Producer Buddy Miller (whose résumé also includes Robert Plant, Solomon Burke and Jimmie Dale Gilmore as well as a long association with Emmylou Harris) provides a gritty soulful tone to Electric. While there are moments of nuanced detail (notably during “The Snow Goose” and “Another Small Thing in Her Favour”), mostly Miller concentrates on feel over perfection. Sometimes there is a cocky, garage-rock bent (specifically the Farfisa-organ fueled “Straight and Narrow”) and often there is a sense of friends having a good time who just happen to be near recording equipment, a comfortable situation which Thompson explains during a short promo video.
The seven-track bonus disc is no mere throwaway of odds and ends: Thompson’s too talented to create inferior work. Thompson is noted for dispensing windfall material via his website, fan base mailings, and so on. The supplementary disc for Electric is a continuation of that appreciation. There is upfront and upbeat country, such “Will You Dance, Charlie Boy,” about an elderly bloke who still can tear up the dancefloor, even if the seat of his pants are worn and drooping. Duncan’s fiddle is a star of this tune, and he also adds punch to the affecting acoustic ballad, “I Found a Stray,” about a starving, trembling and troubled woman adopted by a stranger. But the good guy discovers, “Whatever life she had to live/It was a life of moving on. I woke up one day to find/My little stray had come and gone.” Thompson also delivers a mini-suite, the thematically-linked “Auldie Riggs” and “Auldie Riggs Dance,” initally offered on the online-only Thompson conceptual record, Cabaret of Souls (2012). The primary piece is a disturbing ditty about a serial killer sailor who strangles, stabs, or dissolves victims in lye. It’s gruesome, well-written and not easily forgotten. The second, instrumental section is the dying seaman’s dance of celebration in honor of his nefarious deeds. Thompson concludes with a choice cover, an Italian folk song, “So Ben Mi Ch’a Bon Tempo,” by Orazio Vecchi, which dates to the 16th century: this can also be heard on Thompson’s 2003 live document, 1000 Years of Popular Music (also available only online through Thompson’s website).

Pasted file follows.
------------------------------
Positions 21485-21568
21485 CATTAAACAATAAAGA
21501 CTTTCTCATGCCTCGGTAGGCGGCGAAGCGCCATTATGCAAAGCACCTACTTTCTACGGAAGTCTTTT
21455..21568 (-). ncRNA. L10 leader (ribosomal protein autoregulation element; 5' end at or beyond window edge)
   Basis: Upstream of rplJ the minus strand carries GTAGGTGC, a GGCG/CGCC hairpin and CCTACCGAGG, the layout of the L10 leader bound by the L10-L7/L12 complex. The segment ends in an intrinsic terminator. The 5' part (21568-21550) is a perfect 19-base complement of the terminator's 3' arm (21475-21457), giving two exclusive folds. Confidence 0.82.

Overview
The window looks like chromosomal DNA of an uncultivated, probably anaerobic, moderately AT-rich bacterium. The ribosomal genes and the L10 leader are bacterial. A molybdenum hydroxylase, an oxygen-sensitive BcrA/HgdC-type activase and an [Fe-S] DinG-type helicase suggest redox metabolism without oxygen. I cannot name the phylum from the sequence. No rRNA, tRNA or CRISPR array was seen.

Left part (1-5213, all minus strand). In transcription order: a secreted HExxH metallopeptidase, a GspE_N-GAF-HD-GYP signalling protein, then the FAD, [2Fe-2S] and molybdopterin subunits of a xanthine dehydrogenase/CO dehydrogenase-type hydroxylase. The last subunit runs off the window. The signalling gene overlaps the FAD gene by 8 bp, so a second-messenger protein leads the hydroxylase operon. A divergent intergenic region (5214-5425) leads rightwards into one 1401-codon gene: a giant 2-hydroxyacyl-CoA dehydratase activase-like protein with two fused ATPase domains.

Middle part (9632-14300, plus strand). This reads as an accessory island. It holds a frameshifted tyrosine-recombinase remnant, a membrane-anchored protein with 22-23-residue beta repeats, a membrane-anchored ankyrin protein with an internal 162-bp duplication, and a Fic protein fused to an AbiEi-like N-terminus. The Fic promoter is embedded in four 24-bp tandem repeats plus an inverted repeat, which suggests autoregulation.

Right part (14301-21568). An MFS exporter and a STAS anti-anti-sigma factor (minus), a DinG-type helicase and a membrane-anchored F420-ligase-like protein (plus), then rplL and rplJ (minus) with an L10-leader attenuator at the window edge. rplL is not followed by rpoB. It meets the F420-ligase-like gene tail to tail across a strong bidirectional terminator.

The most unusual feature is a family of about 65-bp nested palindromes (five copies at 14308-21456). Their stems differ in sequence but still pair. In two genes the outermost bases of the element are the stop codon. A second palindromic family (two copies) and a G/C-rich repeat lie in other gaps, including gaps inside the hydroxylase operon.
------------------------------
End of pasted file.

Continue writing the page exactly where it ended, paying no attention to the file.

CD 1: Stony Ground; Salford Sunday; Sally B; Stuck on the Treadmill; My Enemy; Good Things Happen to Bad People; Where’s Home?; Another Small Thing in Her Favour; Straight and Narrow; The Snow Goose; Saving the Good Stuff for You
Bonus disc: Will You Dance, Charlie Boy; I Found a Stray; The Rival; The Tic-Tac Man; Auldie Riggs; Auldie Riggs Dance; So Ben Mi Ch’a Bon Tempo
Copyright © 2013 Audiophile Audition
on this article to AUDIOPHILE AUDITION!
Email this page to a friend.